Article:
The act of dining in these plays can be presented in a variety of ways. In one of the few stage productions of White Wines, there was a showcase in which the audience watched four different performances of the play. The production (named Now Repeat in Steinese in May 2010offered the audience a glass of white wine between each of the acts, as noted by Li Cornfield in their review of the production.[11] Giving the audience glasses of wine to drink during the production allows them to partake in the act of dining alongside the characters. My own production of White Wines in April 2019was staged using an immersive approach, in which the audience were invited to take part in dining with the actors as they poured wine and shared food. The erosion of artifice and a fictional world allowed for an immersive staging to be used when producing the play. In turn the immersive staging created a shared dining experience for the audience, as they were a part of the action and the actors directed dialogue at the audience members.

Both White Wines and Turkey and Bones are acts and performative pieces of social drama. The plays highlight the ritualisation and habitualisation of dinner parties and show dining as social performances, exposing the performative aspects of social events. The plays illustrate the various roles that individuals play at the social rituals. Stein’s focus on dining shows the importance of the performative act and its integral role in the creation of the interconnected modernist and avant-garde society, in which interdisciplinary conversations and friendships occurred. Stein reveals the inner workings and exposes the etiquette codes that are an intrinsic part of these performative social exchanges that the audience become involved in. Instead of inviting the public to dance, Gertrude Stein invites the public to dine.[12]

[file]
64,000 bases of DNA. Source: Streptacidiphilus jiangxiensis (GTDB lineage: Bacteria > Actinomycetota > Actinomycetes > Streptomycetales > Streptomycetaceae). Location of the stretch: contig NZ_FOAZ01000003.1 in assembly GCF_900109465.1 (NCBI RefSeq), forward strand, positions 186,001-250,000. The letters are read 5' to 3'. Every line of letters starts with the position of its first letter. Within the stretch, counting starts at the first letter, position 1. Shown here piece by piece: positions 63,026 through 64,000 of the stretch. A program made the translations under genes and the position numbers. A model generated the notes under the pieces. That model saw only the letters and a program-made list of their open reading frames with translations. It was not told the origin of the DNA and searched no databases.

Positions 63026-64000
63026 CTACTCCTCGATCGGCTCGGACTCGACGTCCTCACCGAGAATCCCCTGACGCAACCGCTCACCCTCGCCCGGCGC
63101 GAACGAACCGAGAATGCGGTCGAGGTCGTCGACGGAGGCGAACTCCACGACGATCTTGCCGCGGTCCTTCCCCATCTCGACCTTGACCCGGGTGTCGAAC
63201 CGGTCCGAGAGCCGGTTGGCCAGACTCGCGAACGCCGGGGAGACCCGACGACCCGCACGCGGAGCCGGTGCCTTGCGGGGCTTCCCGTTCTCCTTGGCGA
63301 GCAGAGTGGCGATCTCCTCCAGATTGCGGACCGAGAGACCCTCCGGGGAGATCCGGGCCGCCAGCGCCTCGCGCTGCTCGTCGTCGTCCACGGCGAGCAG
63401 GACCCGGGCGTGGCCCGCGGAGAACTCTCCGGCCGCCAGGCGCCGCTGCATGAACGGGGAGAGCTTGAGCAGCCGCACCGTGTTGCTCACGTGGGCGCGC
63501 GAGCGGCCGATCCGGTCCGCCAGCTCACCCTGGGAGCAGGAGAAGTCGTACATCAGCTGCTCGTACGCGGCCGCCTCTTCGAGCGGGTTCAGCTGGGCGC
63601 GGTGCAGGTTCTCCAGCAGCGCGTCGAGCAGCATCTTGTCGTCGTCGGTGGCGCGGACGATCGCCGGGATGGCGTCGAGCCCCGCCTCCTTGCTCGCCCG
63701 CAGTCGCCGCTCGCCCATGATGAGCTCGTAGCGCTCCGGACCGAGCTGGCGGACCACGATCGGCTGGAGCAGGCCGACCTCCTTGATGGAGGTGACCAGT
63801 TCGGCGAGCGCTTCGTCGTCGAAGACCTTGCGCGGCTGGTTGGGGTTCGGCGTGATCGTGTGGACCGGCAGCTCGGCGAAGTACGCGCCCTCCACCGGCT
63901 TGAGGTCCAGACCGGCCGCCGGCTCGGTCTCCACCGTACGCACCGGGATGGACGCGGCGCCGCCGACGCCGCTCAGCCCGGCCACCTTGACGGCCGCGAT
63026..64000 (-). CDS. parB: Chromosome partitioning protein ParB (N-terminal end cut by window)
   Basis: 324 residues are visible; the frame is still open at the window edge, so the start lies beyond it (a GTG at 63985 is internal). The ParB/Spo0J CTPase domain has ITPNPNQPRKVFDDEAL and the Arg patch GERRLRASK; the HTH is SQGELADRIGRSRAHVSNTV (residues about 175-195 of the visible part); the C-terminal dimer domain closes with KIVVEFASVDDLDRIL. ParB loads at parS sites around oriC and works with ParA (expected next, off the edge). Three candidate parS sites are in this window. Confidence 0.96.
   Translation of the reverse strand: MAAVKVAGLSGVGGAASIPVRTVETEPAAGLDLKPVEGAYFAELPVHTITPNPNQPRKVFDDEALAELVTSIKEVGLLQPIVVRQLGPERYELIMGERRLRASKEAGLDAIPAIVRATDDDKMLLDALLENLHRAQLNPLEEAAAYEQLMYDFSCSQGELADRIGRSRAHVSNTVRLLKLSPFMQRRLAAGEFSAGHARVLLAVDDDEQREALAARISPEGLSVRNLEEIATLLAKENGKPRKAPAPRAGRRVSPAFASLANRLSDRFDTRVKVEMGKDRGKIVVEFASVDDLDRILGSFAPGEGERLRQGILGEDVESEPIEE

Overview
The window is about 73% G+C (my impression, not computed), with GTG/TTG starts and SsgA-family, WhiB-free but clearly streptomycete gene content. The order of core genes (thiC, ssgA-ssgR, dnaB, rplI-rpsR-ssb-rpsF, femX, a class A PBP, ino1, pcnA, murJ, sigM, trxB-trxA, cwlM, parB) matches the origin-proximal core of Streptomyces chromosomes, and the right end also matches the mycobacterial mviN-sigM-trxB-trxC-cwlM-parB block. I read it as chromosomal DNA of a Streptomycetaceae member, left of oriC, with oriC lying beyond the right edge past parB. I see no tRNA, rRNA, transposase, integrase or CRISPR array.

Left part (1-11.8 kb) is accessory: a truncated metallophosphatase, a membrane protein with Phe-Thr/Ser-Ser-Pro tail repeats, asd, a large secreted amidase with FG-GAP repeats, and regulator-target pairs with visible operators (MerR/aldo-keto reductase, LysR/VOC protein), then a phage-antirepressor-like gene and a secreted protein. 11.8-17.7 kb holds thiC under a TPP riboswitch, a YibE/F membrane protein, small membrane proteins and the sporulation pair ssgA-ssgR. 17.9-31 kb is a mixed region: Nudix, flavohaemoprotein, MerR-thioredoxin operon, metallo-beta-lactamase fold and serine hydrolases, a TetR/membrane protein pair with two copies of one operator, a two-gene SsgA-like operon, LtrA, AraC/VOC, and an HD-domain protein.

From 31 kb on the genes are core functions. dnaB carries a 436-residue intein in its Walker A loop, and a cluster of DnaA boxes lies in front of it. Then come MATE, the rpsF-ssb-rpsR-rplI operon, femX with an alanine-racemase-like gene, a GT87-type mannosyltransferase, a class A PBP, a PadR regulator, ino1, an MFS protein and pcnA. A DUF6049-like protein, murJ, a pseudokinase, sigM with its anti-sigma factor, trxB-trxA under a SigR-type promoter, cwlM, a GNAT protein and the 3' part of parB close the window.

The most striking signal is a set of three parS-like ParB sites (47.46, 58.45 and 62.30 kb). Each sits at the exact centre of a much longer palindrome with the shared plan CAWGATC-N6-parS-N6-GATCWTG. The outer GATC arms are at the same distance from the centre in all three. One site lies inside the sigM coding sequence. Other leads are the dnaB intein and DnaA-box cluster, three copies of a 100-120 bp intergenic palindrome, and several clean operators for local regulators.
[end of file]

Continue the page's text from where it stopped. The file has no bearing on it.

Photograph credits to Amy Wain, images taken of Rebekka Jolley’s Production of White Wines, April 2019, at the Angelfield Festival.


Sources:

[1]Richard Schechner, Performance Studies: An Introduction, 2. ed (New York, NY: Routledge, 2006), p. 123.

[2]Robert Jameson, ‘Purity and Power at the Victorian Dinner Party’, in The Archaeology of Contextual Meanings, ed. by Ian Hodder (Cambridge University Press, 1987), pp. 55-65 (p. 55).

[3]Victor, Turner. ‘Social Dramas and Stories about Them’, Critical Inquiry, 7.1 (1980), pp. 141–68 (p.159).

[4]Ibid.

[5]Maurice Grosser, ‘Maurice Grosser on Gertrude Stein and Alice Toklas’, in The Company They Kept: Writers on Unforgettable Friendships, eds. Robert B. Silvers and Barbara Epstein (New York: NYRB Collections, 2006), p. 154.

[6]Gertrude Stein,The Autobiography of Alice B. Toklas(London: Penguin, 2001), p. 3.

[7]Gertrude, Stein. ‘Turkey and Bones and Eating and We Liked It A Play’, Geography and Plays(Madison, Univ. of Wisconsin Press, 1993), pp. 239-253 (p.240).

[8]Ibid, p. 249.

[9]Gertrude Stein, ‘White Wines Three Acts’, Geography and Plays(Madison, Univ. of Wisconsin Press, 1993) p.210-214, p.213.

[10]Ibid.

[11]Li Cornfield, ‘A Play Is a Play Is a Play (Is a Film)’, Off Off Online<https://www.offoffonline.com/offoffonline/5035> [accessed 20 September 2020], n.pag.

[12]‘The King or Something (The Public Is Invited to Dance)’, is the title of one of Gertrude Stein’s early plays, located in: Gertrude Stein, Geography and Plays(Madison, Univ. of Wisconsin Press, 1993) p.122-133.